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A criminal complaint was filed Feb. 23 charging 17 Baltimore city police officers and two brothers who own a body shop with conspiring to commit extortion in connection with a scheme in which the brothers paid police officers to arrange for their company, rather than a city-authorized company, to tow vehicles from accident scenes and make repairs.
Among the defendants charged are brothers Hernan Alexis Moreno Mejia and Edwin Javier Mejia, who own Majestic Auto Repair Shop LLC in Rosedale, Md. The Baltimore Police Department requires that when police request vehicle towing services, they only use towing companies that are under contract with the City of Baltimore to provide towing services for the BPD, and Majestic is not an authorized towing company for the city.
According to the affidavit filed in support of the criminal complaint, the general pattern of the extortion scheme allegedly consisted of the following: from January 2009 to the present, the BPD officers were either dispatched by the police department to the scene of an accident, or otherwise showed up at the scene. Shortly after arriving at the scene, the BPD officer would call Hernan Meija and provide the shop with details about the accident and the damage to the vehicle. The BPD officer would then allegedly inform the vehicle owner that Majestic could tow the car, provide auto repair services, help with the insurance claim, assist in getting a rental car and waive the deductible. The BPD officer allegedly would further direct the owner not to call the insurance company until after speaking with Hernan.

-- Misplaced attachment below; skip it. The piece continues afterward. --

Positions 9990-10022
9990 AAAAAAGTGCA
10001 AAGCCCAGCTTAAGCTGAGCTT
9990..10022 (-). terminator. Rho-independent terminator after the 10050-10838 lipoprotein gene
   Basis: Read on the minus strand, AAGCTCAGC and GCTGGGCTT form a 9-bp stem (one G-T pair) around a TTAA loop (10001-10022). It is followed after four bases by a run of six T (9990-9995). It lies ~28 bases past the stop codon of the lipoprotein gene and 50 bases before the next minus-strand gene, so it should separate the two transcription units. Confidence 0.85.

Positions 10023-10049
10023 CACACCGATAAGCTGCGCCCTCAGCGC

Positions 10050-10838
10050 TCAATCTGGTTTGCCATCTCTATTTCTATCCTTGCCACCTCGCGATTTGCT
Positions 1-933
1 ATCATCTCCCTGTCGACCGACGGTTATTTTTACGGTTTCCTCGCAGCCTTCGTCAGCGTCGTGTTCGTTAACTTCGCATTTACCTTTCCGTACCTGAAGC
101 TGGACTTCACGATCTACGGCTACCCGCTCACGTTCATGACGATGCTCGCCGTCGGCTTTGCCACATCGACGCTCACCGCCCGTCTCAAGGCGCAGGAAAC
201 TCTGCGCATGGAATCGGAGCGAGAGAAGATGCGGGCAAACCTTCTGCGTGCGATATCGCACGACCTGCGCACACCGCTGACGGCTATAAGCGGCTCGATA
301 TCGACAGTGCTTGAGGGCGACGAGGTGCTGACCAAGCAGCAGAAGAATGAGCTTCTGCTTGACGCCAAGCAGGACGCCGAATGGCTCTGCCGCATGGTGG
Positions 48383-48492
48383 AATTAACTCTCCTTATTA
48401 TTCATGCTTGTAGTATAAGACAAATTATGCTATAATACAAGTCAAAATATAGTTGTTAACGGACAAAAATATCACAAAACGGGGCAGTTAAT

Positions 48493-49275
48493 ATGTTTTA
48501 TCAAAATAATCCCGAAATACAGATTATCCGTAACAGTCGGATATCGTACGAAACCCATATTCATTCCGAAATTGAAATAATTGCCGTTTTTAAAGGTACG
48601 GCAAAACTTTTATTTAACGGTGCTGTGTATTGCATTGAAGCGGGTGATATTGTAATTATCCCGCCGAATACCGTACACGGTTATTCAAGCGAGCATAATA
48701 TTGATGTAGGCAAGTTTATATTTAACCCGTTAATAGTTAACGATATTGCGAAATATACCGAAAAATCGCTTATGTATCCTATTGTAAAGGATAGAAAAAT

The affidavit further alleges that a Majestic truck, or a truck from another towing company used by Majestic, would then arrive at the scene and tow the vehicle to Majestic, even if the vehicle wasn’t actually disabled. In some instances, the vehicle was driven to Majestic by Hernan Meija or the owner. The complaint alleges that the BPD officer would falsely state in his police report, if one was prepared, that the vehicle owners arranged for their own tow, or the BPD officer would intentionally leave the box blank in the report as to towing or vehicle removal method.
A claim was then submitted to the insurance company for payment for repairs allegedly made by Majestic to the towed vehicle. If the car stayed at Majestic, Hernan Meija and the BPD officer would later arrange to meet so that Hernan could pay the BPD officer in cash or check for steering the car owner to Majestic for towing and repair services.
According to the affidavit, the defendant police officers received approximately $300 for each vehicle they steered to Majestic, and, during the two-year scheme, officers received payments totaling from $300 to more than $14,400.
"The criminal complaint alleges that the officers were secretly working for a private auto repair business when they were supposed to be working for the police department and the citizens of Baltimore," said U.S. Attorney Rod J. Rosenstein. "Police officers cross a bright line when they take payments from private citizens in connection with their official duties."